Date of Award


Document Type


First Advisor

Joe Heithaus

Second Advisor

Robert Dewey

Third Advisor

Stevie Baker-Watson


I don’t go to every single race, paint my face Ferrari red, or show up at the hotels of drivers like Charles LeClerc and Pato O’Ward in hopes of getting an autograph. However, I do love motorsports and have worked in the motorsports industry as a college program intern in the premium services department at the Indianapolis Motor Speedway (IMS). Before working in the world of motorsports, I expected to nd an industry full of men and a need for masculine energy from any person who wasn’t a man. I had seen stories about and met men who would quiz people, especially women, on their knowledge of something the woman liked or was a fan of in hopes of claiming they were not knowledgeable enough to be a real fan. I figured the same would extend to the people working in the industry, if you didn’t know everything about the sport and the industry, you wouldn’t be seen as cut out for it. While I’m sure there are people in the industry like that, I found myself surrounded by powerful, kind, and intelligent women. The men I worked closely with did not express any views or opinions in line with that kind of personality. Even though, in that regard, I found my job different than I thought it would be, I still saw and heard the stories of women in other places in the industry ghting for more representation, expressing the feeling of being looked down upon and creating programs to build up women in the industry from the ground level. I saw these stories in news outlets, books, and personal social media accounts, but I wanted to explore them differently.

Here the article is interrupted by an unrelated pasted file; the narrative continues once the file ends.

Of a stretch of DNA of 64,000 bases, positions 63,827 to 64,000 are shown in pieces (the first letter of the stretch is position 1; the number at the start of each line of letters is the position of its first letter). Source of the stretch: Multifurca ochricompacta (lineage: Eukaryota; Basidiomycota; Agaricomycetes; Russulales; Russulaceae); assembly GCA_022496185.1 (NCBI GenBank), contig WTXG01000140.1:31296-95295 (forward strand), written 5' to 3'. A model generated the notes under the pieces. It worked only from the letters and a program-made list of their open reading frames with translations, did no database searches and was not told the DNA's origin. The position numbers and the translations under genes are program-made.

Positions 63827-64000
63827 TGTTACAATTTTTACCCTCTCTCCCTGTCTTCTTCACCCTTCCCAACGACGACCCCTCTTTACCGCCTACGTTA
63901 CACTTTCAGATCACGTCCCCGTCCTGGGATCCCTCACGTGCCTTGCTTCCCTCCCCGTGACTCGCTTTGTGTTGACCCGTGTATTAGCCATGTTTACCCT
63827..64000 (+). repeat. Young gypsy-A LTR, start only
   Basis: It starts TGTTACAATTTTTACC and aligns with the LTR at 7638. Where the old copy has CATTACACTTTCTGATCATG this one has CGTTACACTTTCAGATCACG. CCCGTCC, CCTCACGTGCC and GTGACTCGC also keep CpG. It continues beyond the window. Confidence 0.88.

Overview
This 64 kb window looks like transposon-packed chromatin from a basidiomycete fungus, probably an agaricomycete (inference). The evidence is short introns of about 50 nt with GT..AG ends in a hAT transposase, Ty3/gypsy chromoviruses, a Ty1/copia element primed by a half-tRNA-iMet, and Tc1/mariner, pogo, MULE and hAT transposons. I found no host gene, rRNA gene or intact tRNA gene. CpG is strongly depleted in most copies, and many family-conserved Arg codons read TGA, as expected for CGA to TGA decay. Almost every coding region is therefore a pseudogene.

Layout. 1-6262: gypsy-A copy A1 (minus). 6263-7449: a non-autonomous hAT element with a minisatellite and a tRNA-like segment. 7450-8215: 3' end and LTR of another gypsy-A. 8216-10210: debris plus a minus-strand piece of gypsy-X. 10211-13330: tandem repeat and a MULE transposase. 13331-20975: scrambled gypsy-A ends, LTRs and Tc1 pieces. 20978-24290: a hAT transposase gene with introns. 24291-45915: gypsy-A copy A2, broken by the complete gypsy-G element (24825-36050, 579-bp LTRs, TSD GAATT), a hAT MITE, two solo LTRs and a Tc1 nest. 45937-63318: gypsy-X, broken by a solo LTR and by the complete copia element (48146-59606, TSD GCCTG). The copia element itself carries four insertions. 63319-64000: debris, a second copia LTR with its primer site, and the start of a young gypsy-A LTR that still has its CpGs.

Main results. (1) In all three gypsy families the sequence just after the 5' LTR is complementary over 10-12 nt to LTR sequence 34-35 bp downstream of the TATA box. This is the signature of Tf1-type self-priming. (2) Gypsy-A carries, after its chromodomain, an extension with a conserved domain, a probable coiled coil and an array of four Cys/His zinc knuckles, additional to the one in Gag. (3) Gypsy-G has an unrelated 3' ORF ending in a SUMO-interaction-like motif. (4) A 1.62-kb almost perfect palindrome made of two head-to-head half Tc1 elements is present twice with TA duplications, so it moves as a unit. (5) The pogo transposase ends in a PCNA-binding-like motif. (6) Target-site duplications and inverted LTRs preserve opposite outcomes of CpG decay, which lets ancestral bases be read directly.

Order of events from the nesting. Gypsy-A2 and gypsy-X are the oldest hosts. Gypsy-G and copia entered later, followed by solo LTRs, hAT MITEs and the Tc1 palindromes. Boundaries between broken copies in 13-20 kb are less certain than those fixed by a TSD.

As I examined my options, I considered my love of poetry a possible medium. I found poetry about motorsports—like Sarah Thompson’s "The Road Warrior" (Poetry in Motion) and “The Racer” by John Masefield (Maesfield)—common, with the Indy 500 even naming an official poet for their 100th running (Littlefield). Poetry is used to talk about women and their experiences in poems like “A water woman has no body” by Lisa Ciccarello (Ciccarello) or “Girl Saints” by Emily Skaja (Skaja). However, the poems I found did not address the combination of these ideas by exploring women’s experiences in motorsports. I saw these two circles, never touching, so I set out to bring them together in a Venn Diagram.

Poetry offers something to these stories that a research paper, news article, tweet, or blog post can’t. It oers a continuous work that could be picked up and put down at any point, each poem acting as a distinct story despite the through lines that could be found in the collection. A novel or a work of nonfiction has a sort of continuity that requires the work in its entirety to be consumed for understanding to be reached fully. With poetry, there is no requirement to commit to a whole book or thesis paper, and it offers more room for multiple stories and perspectives than personal social media accounts or news stories.

While poetry collections are better read in their entirety eventually, it is not a necessity. Even reading the poems in order is not necessary for the reader to learn and understand the message, or parts of the message, of the author or curator. Poetry also oers both narrative and lyric storytelling, allowing the focus to shift from telling a story to expressing emotions and feelings in different works. Women’s experiences are diverse but still related, and in that same way, works in a poetry collection are distinct pieces of the same whole.